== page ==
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The Strategy vs. Sales Conundrum

Why Your Company Needs a Strategic Customer Profile

Only customers buy. That may seem like a tautology, but it is a very pithy rule of selling. A market never buys anything. Closing a sale to a customer is the “final mandatory step” in connecting any strategy with business development efforts and sales results.

So for most companies, the de facto strategy is the resulting total of the deals that are closed. The problem, which I have seen in both startups and medium-sized companies, is that few firms clearly define their customer selection criteria. In the case of early-stage startups, even the founders themselves can often find it difficult to stay focused on customers who best fit the strategy in the midst of the struggle to bring in early customers and sales revenue. Medium-sized companies are no different. In fact, this is a perennial problem.

It is often said that salespeople are “coin-operated.” That is not intended as a criticism, rather as a fact, that management often does not grasp. Consequently, companies will tend to sell to anyone they can, and unfortunately, often at discounted prices. The problem is with the management of business development, not the salespeople. It eventually leads to loss of positioning with customers, and, over time, the nurturing of “commodity competencies.” In other words, the sales process gets better and better at closing sales that customers value less and less.

“Marketing wants Mr. Right. Sales Wants Mr. Right Now” – Unknown

The problem is so common that recently I have been asked to conduct a workshop on “business development,” the art of developing a “strategic customer profile” and applying it to customer prospects. Also included in the workshop are other strategic techniques to bootstrap a company’s sales results. A related problem is confusion about the terms themselves. Some companies use “sales,” “business development,” and even “marketing” almost interchangeably, which they are not.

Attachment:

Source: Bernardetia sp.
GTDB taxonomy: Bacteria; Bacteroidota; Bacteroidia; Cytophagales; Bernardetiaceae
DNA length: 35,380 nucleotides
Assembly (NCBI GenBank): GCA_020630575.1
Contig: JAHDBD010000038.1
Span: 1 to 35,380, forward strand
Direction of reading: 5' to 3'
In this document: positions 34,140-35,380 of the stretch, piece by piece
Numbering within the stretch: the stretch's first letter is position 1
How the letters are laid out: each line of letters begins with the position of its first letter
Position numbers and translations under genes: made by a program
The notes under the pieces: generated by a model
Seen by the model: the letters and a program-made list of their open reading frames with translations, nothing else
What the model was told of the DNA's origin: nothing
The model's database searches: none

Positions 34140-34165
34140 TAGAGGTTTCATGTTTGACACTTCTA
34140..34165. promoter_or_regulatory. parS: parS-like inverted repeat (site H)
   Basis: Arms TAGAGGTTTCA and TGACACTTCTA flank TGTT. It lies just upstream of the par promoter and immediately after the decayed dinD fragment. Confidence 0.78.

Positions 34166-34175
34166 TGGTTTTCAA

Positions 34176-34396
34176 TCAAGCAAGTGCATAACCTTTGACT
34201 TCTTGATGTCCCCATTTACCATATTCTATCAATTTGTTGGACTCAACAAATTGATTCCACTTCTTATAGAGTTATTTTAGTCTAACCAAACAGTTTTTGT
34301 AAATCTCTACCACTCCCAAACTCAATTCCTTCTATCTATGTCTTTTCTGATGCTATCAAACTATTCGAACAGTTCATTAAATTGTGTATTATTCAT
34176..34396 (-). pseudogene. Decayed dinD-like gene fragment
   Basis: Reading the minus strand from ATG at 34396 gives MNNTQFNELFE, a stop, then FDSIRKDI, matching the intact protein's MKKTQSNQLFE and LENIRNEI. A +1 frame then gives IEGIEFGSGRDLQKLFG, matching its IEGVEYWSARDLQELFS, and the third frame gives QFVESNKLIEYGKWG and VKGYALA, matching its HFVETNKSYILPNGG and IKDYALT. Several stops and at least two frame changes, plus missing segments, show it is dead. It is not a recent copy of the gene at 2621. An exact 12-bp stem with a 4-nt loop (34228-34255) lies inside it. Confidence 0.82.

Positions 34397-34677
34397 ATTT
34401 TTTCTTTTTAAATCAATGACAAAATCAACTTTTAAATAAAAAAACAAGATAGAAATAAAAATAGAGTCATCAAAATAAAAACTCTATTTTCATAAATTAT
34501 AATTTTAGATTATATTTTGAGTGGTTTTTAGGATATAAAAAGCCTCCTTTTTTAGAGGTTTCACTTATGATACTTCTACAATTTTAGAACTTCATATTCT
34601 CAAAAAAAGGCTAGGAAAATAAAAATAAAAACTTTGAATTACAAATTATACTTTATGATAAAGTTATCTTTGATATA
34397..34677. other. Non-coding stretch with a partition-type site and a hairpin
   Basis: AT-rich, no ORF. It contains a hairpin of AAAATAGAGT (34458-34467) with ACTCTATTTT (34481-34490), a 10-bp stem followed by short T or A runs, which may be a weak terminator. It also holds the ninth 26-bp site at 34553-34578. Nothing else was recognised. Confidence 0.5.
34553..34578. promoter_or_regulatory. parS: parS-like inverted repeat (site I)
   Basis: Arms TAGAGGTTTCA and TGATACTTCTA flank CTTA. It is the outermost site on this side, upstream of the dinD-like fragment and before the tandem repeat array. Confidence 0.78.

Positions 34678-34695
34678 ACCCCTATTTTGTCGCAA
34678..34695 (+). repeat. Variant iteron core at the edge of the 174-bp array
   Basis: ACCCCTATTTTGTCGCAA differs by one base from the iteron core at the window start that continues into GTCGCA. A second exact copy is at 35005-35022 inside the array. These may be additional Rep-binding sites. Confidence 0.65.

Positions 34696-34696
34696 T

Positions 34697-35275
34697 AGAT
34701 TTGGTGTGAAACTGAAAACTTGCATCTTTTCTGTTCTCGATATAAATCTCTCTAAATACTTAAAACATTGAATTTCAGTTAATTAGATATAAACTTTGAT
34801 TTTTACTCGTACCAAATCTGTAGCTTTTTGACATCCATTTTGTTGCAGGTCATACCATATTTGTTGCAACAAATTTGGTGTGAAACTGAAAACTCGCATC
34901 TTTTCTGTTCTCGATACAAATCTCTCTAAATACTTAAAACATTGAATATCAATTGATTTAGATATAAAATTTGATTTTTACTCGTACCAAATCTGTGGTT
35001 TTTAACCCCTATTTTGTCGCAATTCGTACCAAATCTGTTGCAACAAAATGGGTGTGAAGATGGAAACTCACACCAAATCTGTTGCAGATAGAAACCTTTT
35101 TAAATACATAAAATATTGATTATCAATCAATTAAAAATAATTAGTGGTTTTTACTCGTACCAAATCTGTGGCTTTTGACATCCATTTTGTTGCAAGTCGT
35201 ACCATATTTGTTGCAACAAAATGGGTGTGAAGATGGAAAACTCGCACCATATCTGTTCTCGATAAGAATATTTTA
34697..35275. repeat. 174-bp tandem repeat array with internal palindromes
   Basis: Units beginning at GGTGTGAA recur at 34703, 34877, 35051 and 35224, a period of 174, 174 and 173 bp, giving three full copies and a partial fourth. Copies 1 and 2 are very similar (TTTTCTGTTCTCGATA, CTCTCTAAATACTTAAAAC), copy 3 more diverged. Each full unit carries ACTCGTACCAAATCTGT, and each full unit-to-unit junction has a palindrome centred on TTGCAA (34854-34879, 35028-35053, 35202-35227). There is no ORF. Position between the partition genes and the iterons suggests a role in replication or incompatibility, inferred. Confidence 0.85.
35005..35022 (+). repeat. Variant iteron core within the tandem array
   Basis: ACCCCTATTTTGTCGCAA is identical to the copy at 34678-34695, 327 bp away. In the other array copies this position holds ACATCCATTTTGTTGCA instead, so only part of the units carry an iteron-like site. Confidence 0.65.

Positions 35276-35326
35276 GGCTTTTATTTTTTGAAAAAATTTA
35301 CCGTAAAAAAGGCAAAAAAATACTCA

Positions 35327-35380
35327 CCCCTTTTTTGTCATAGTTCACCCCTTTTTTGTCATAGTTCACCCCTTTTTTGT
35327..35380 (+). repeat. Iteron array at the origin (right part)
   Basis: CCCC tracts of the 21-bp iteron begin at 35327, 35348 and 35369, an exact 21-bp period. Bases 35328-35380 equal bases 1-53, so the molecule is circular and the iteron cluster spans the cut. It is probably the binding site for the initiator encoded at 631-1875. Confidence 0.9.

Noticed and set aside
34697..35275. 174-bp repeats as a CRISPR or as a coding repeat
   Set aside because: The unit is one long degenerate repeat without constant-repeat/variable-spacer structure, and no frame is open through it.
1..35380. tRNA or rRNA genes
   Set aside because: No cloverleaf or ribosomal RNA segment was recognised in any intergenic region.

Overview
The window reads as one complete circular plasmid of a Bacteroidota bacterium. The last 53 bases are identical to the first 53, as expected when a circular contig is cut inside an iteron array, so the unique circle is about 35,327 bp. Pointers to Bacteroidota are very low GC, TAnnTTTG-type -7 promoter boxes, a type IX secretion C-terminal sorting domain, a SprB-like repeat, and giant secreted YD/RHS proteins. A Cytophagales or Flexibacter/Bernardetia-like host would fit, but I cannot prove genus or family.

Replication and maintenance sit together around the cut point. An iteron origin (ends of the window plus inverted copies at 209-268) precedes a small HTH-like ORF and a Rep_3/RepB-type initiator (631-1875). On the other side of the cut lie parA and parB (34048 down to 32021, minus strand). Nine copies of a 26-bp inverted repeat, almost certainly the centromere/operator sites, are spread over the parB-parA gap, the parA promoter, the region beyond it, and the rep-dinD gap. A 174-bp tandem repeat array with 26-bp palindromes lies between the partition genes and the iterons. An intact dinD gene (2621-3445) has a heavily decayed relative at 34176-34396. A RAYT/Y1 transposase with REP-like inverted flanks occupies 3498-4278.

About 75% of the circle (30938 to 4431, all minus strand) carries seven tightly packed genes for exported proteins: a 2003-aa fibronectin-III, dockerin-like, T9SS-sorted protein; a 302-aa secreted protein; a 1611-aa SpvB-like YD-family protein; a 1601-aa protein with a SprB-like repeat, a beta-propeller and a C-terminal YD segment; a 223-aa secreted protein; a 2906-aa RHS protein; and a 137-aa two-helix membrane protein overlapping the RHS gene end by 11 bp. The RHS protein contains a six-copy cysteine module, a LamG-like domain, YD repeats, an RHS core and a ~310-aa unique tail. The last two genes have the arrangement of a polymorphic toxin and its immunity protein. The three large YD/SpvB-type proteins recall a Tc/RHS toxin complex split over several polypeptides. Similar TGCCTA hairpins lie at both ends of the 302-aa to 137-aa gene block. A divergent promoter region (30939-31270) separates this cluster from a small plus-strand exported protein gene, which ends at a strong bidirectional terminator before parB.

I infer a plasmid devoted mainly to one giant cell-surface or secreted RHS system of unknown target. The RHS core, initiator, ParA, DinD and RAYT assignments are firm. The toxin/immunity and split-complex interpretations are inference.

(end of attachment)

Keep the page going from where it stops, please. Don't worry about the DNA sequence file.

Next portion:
Strategic initiatives, for example, are internal company projects, communicated widely to all employees, and often managed by a professional project manager, that are designed to address internal issues that are critical to success with customers.

Strategic business development is a category of external activity that is distinctly different from sales. Normally, a senior executive will be assigned to target a specific project or projects, that may involve multiple customers and even competitors to bootstrap the company’s brand image and, consequently, its sales success.

The last issue to consider occurs when nothing works. The right customers cannot be found, and no amount of focus on strategic issues is producing results. You may be at a “strategic inflection point.” Something has changed. You may not yet understand fully what has changed, but the market feels different. Obvious examples would include the COVID 19 pandemic. It is necessary to recognize and respond to the changes, and if necessary to pivot the company.

A rare but real “strategic inflection point,” may occur when the business is just idling along, not thriving, and a significant strategic opportunity presents itself, but requires that the company make a strategic “left turn.” The decision to make that left turn, or not, could make all the difference in a company’s future. I have experienced such a situation, when the “left turn,” was the right decision.

Companies that adhere to these conceptual strategies have been shown statistically to have a higher probability of survival in a crisis and of long-term success.

If you are interested in attending this workshop please reply to

Post Author: David Mayes

Founder, Mayo615 Technology Partners Ltd., UBC adjunct faculty, Intel alumnus, technology assessment, international business, cleantech, fly fisherman, native Californian and citizen of France, who has been very fortunate to have traveled, lived and worked all over the globe. My wonderful wife, Isabelle has reintroduced me to my French Provençal heritage.

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